Singapore's most loved rainforest will, for the first time, be getting a much-needed reprieve from the hordes of people who traipse through it each day.
Come Sept 15, the Bukit Timah Nature Reserve will close its doors to the public for six months.
This is the first phase of a two-year plan to repair the 22-year-old reserve, which is showing signs of damage in some areas.
After this, nature enthusiasts can venture into the reserve, but access will be limited for the next 18 months or so.
It will be open only on weekends, and people will be allowed only on the Main Road stretching from the visitor centre to the summit of Bukit Timah Hill.
The National Parks Board (NParks) announced these plans yesterday, adding that the arrangements were made for the safety of visitors during ongoing works. The phased approach was also taken to "minimise inconvenience to visitors", it said.
Works are expected to be completed by the end of 2016.
The 163ha nature reserve, home to more than 40 per cent of Singapore's native flora and fauna, is one of Singapore's most popular nature spots, with over 400,000 visitors last year.
"We seek the understanding of the public for the need to limit access... so extensive enhancements can be carried out to stabilise slopes, repair trails, upgrade the visitor centre and restore the forest environment," said Dr Leong Chee Chiew, commissioner of parks and recreation and deputy chief executive of NParks.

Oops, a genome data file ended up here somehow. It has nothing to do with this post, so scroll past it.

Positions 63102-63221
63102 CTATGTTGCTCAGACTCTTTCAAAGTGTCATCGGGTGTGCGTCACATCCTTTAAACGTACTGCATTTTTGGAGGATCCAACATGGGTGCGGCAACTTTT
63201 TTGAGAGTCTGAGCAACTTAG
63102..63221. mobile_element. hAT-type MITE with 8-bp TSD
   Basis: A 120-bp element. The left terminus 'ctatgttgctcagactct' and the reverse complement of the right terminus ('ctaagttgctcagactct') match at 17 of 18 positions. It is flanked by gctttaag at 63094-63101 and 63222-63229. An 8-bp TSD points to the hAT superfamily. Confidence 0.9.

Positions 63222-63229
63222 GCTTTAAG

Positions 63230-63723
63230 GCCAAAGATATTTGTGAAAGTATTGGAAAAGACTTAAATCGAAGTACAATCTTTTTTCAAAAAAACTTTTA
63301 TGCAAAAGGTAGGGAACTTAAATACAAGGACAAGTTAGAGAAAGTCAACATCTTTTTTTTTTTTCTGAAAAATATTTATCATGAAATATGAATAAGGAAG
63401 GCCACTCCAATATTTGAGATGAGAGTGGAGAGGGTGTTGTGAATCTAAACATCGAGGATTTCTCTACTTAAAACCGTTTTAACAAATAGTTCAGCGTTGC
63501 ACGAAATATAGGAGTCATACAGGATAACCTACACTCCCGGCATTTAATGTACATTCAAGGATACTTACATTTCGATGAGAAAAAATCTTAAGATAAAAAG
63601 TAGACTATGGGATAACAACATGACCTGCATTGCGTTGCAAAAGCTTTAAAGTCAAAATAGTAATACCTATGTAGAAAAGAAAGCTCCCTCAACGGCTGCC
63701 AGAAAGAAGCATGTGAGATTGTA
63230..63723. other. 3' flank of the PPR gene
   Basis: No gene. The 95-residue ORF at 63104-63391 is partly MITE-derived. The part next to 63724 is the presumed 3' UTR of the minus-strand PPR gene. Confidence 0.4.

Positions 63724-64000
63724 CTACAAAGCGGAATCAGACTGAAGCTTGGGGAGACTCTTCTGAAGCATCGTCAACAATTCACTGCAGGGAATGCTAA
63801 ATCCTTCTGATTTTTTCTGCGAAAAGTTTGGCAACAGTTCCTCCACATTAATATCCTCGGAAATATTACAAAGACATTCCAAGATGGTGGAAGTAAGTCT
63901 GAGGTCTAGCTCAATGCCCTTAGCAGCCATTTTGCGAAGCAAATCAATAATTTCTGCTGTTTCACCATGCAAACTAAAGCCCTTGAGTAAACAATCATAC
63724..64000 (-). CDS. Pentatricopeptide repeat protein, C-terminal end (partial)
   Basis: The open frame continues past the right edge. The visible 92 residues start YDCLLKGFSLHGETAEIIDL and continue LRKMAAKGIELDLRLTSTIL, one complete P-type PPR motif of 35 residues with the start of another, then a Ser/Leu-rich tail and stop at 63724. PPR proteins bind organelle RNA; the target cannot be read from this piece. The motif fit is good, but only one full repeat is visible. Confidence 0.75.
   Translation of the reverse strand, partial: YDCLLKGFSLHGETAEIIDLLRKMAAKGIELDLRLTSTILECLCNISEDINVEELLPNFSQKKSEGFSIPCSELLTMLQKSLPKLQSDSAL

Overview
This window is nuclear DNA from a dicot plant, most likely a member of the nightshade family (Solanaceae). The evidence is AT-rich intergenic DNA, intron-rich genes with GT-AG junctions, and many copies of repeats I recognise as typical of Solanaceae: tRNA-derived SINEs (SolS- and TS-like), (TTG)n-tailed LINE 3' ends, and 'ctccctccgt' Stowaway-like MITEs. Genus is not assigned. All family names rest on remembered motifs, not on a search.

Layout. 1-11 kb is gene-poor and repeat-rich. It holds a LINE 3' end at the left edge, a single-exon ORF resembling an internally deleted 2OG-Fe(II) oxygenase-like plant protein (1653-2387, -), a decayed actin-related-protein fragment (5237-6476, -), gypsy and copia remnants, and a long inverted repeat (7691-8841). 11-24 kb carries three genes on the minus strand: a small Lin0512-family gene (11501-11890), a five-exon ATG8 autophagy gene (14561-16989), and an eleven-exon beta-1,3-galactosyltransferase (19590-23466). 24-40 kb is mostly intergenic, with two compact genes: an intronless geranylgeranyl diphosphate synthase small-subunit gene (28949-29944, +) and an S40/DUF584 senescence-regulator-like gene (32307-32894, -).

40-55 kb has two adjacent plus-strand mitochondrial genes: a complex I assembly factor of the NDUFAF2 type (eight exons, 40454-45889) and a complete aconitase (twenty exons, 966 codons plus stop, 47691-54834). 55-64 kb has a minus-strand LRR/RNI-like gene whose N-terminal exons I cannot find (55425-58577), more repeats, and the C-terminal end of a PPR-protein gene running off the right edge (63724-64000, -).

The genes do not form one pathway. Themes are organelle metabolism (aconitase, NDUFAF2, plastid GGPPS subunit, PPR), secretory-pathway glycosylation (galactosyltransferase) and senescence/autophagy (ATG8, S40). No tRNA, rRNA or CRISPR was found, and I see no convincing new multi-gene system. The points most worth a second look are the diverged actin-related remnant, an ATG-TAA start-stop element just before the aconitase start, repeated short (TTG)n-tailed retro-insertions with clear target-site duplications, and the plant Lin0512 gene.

The restoration comes after about five years of observations and discussions with external consultants, NParks said, and will be done in three main areas:
Three stretches of weakened slopes bordering pathways will be stabilised to prevent landslides. This will be done by piling concrete or wooden beams into the pathway. The beams form a wall that prevents soil movement.
NParks will upgrade amenities such as an exhibition hall for outreach and educational activities. More washroom facilities will also be built.
About 4.5km of trails damaged by constant visitor footfall will be restored. A 1.3km stretch of this will also be replaced by boardwalks - elevated platforms that prevent visitors from trampling on forest litter and top soil.
Dr Shawn Lum, president of the Nature Society (Singapore), a group that NParks consulted, said that the proposed works would not only improve public safety, but would also boost the forest ecosystem's long-term health.
This article by The Straits Times was published in MyPaper, a free, bilingual newspaper published by Singapore Press Holdings.